Google has released Glass in the UK, making it the second country to get the Android-powered eyewear after the US.
The kit – which is still a prototype – costs £1,000 and is being targeted at developers, rather than consumers, who must be over 18 years old.
The BBC has learned that the US firm held talks with the Department for Transport ahead of the launch.
The DfT had previously raised concerns that the wearable tech could prove a distraction to drivers.
That is still the case, but a government spokesman revealed that the search firm was investigating ways to allow drivers to legally use Glass while on UK roads- possibly by restricting the information it displays mid-journey.
“Drivers must give their full attention to the road, which is why it has been illegal since the 1980s to view a screen whilst driving, unless that screen is displaying driving information,” said the spokesman.
“There are no plans to change this and we have met with Google to discuss the implications of the current law for Google Glass.
“Google is anxious its products do not pose a road safety risk and is currently considering options to allow the technology to be used in accordance with the law.”
A spokeswoman for Google confirmed the talks, adding that it urged buyers to use Glass safely.
A video released by the firm to mark the London launch does, however, show the kit being used by a cyclist to get directions and check his pace.
Other organisations, surveyed by the BBC, have raised separate concerns relating to Glass’s ability to film video and take photographs:
- The Vue cinema chain said it would ask guests to remove the eyewear “as soon as the lights dim before a screening”
- Fitness First and Virgin Active both told the BBC that members could wear the kit in their gyms, but would be forbidden from using it to capture images
- Coffee chain Starbucks said it would “politely ask” customers not to film its staff, while Costa said those who used Glass “inappropriately” would be asked to leave, adding that its staff were barred from wearing the machine during working hours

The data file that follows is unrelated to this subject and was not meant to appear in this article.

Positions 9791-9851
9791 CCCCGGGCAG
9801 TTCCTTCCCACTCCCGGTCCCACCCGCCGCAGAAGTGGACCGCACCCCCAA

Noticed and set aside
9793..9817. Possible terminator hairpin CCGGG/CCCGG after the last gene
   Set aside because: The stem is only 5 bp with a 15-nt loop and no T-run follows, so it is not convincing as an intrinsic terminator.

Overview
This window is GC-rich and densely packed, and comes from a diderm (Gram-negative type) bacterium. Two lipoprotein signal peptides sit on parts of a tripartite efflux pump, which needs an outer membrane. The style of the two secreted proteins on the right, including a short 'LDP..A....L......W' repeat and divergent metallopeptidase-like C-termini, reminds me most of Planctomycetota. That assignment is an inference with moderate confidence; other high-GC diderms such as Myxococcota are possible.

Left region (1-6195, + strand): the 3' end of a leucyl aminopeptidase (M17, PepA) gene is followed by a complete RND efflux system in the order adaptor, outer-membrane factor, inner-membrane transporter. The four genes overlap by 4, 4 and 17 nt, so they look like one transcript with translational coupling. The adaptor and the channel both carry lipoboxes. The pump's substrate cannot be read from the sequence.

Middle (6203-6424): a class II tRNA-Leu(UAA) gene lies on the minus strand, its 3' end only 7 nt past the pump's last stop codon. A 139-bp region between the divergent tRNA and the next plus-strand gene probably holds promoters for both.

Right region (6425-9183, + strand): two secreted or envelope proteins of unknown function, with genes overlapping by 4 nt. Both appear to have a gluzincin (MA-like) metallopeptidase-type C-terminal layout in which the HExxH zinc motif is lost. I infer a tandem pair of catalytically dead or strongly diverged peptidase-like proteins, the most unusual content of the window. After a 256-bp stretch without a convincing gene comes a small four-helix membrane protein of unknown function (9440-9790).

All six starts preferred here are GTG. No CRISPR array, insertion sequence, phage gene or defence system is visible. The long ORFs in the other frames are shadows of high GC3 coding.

Google first announced Glass in April 2012.
It was initially limited to US-based developers, but was put on general release in the country in May, at a cost of $1,500 (£881).
The kit features a transparent display that creates the illusion of a 25in (63.5cm) screen floating about 8ft (2.4m) in front of the wearer’s right eye, which can be used to display information from apps.
A built-in camera and microphone can record photos, video and sounds, while the machine can play back audio by sending vibrations through the wearer’s skull using a bone conduction transducer, or via more traditional headphones.
Google pitches Glass as a hands-free, quick-to-use alternative to smartphones.
“We believe it’s really to keep you engaged and present in the moment while having access to those things that are digitally available to you,” Ivy Ross, head of the Glass division told the BBC.
She added that the eyewear had already gone through five hardware revisions and 12 software updates before its UK launch, and that Google planned further revisions before targeting Glass at consumers.Many expect that will be accompanied by a price cut.
“To some extent, Google is using the current price to manage take-up, so that the only people buying it have strong reasons to do so – for example building apps,” said Ian Fogg from the IHS Technology consultancy.
“The cost of the components involved in the current model is about $152.
“Clearly there are other costs involved in bringing it to market, but Google could create a much more compelling price if it chooses to.”
Many of the UK organisations surveyed by the BBC are taking a wait-and-see approach before deciding whether to introduce rules to govern use of the kit.
Ulster Hospital highlighted its no-photography rule, but added “it is obviously an area we will have to consider in the future”.
Andrew Lloyd Webber’s Really Useful Group- which runs six theatres in London – said it planned to “evaluate the implications of this new technology, especially with regard to the effect on the cast, creative team and members of the public”, while the JD Wetherspoon chain of pubs said it planned to “discuss the matter in due course”.
Other firms appeared more relaxed.
British Airways said its customers could wear Glass at any time on board its aircraft, as long as they put it in flight safety mode when necessary.
Tesco said it had already developed a concept Glass app that could be used in its stores.
And Waterstones added: “As a bookshop it is difficult to see how Google Glass eyewear could cause us or our customers any difficulty beyond, of course, some mild ridicule.”
A spokeswoman for Google noted that Glass lights up when it captures images, and that its battery limits it to taking a maximum of 45 minutes of video at a time.